To Walk Alone at Night

Giant trigger warning for sexual harassment/stalking.

This world pisses me off most of the time, it really does. This is one of many reasons why.

Not so long ago I was making the journey to my local tube station that I regularly make, dressed in black sandals, a red cardigan, black leggings and a white sleeveless top. (Once you've stopped laughing at my total lack of fashion sense, please forgive me my description of my clothes. It does turn out to be vaguely relevant.) It was just after ten in the morning on a Monday, and to get there I had to pass through a wonderfully pretentious upper-middle-class area.

I'm not totally innocent; I've been sexually harassed before and I've been harassed on the street by men yelling at me about my smile. But what happened next - though it was mild and I know that it happens - did shock me, since it was my first experience with strangers doing this to me. (I've had people I know do the same, mostly to bully me.)

There was a white van driving down the road; I paid it no heed. It pulled over to the far side of the road, where I was walking, and slowed down. If my memory serves me correctly, the driver parked. I carried on towards the tube station. The van crawled along the far side of the road, more or less keeping pace with me, and at one point, while I was passing some workers, the driver motioned in my direction and said something; I can't remember what. I assumed he was speaking to the workers and continued on my way, but I was a little scared by this point and when I came to turn the corner to get to the station, I desperately hoped that he wouldn't turn with me.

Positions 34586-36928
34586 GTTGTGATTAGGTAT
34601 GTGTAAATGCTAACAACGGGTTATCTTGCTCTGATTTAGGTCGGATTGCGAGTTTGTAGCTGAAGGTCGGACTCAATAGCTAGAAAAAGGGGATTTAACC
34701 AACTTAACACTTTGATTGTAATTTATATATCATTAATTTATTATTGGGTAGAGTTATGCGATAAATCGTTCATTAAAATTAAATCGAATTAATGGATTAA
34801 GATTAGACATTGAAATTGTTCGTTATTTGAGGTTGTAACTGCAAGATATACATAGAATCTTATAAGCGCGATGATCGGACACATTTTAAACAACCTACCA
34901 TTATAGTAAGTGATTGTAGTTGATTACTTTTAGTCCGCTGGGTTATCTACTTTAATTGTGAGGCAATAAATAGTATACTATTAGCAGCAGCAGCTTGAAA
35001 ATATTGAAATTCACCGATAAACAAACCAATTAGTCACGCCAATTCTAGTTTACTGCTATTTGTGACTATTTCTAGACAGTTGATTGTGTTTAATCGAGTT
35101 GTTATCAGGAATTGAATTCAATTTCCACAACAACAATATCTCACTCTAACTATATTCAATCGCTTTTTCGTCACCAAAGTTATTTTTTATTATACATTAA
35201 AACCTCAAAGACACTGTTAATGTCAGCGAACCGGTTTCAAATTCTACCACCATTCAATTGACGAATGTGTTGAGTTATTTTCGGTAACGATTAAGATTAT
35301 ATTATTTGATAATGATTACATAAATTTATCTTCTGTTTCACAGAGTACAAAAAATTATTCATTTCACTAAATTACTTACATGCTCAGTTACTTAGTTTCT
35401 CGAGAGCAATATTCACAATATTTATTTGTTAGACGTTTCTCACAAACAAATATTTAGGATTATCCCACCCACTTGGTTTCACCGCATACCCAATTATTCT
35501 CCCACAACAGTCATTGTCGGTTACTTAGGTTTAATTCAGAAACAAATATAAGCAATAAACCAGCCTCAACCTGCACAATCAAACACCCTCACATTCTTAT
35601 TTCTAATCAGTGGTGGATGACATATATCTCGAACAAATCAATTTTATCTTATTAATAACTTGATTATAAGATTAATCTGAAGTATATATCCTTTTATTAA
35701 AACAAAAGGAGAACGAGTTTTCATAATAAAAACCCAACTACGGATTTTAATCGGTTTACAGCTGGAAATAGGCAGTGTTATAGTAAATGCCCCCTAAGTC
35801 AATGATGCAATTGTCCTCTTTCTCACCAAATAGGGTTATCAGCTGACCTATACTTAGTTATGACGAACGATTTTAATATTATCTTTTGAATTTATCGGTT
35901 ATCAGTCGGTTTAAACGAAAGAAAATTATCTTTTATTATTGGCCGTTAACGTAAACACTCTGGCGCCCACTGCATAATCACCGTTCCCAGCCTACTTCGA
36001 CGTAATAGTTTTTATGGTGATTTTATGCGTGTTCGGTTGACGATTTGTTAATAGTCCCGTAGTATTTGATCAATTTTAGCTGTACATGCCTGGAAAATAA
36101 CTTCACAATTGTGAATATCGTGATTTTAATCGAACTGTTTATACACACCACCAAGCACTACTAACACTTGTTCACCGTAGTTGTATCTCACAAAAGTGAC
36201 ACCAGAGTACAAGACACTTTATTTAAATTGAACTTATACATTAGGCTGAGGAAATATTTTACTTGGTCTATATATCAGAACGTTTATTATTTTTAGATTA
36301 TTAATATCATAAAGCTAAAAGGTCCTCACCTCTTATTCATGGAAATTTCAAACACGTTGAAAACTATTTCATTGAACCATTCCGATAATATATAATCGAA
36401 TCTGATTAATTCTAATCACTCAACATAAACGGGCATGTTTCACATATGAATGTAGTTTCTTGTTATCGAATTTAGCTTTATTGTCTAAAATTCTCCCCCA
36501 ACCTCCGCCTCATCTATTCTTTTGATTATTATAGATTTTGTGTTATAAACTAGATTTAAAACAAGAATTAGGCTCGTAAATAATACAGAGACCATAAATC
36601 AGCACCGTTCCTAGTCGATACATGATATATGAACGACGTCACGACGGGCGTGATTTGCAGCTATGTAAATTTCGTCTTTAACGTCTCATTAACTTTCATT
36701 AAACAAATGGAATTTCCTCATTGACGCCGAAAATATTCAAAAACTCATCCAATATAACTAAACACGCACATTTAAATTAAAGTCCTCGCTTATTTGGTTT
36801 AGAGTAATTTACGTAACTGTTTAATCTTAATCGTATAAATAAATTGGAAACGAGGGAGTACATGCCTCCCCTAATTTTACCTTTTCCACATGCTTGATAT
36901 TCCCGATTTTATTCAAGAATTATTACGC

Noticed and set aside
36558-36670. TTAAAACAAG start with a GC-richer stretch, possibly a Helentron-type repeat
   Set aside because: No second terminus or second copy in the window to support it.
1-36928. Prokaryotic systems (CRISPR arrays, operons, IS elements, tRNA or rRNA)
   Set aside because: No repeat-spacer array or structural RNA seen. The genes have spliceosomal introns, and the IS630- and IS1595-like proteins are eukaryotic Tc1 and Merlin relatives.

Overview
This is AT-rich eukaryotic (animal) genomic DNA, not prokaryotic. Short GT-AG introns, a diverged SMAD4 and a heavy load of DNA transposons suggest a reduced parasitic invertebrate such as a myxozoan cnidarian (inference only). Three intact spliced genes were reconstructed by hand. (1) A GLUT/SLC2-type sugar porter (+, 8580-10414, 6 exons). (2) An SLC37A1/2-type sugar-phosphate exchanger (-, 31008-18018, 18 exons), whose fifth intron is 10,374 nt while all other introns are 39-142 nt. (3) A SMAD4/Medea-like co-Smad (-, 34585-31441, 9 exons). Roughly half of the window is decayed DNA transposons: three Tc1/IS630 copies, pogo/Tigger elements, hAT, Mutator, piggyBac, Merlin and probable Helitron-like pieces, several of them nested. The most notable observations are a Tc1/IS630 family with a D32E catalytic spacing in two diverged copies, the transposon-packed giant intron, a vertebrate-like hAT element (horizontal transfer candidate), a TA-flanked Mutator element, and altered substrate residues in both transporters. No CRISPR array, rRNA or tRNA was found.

He turned with me.

Thankfully we'd turned onto a slightly busier road and he stuck to the side that he should have been driving on, but all the same he pulled over and motioned for me to get in. I kept walking. He kept driving.

At this point I'm ashamed to admit that rather than confronting him somehow, or at least telling him to fuck off, I quickened my pace and hurried into the station, at which point he stopped following me. The rest of the day was happily spent in Hampstead buying books and ambling round the Heath in inappropriate footwear, but the incident stuck in my mind.

When I got home, instead of keeping my big mouth shut, I mentioned the events of the day to my mother, at which point she asked me whether I'd gotten in the van (clearly not, as I have enough brains to refuse the advances of creepy guys and since I came home in one piece). She also mentioned other things to me - like not dressing in a certain way lest men rape me (which I think was her trying to be facetious) and not walking alone at night.

I think it was those last two statements that offended me, and which I've been turning over in my mind for a fair while now. I wasn't wearing "provocative clothing" (whatever that actually is) that day, and even if I had been, it would have been the driver's fault for stalking me, not mine for wearing revealing clothes.

And frankly, I'm outright fucking offended by the suggestion that I shouldn't walk alone at night; I always have been. I make a point of walking alone through dark alleyways, and I've had fewer bad experiences there than I have had at school or walking around certain pretentious areas. I'm offended by the suggestion that because I'm a woman something bad might happen to me if I walk around on my own, so I need to travel with a group or have a chaperone. I was born with just as much inherent right to freedom of movement as anyone else, and I don't see why that should be taken from me just because I'm a woman. I don't see why I should have to live my life in fear of men, and I don't see why my movement should be restricted by travelling with others or staying in.

I am a woman and I stand up for my right to walk alone at night without having to be afraid. It's not some brave action or some outlandish demand; it's simply decency and common sense that everyone should be able to move around their area without fear.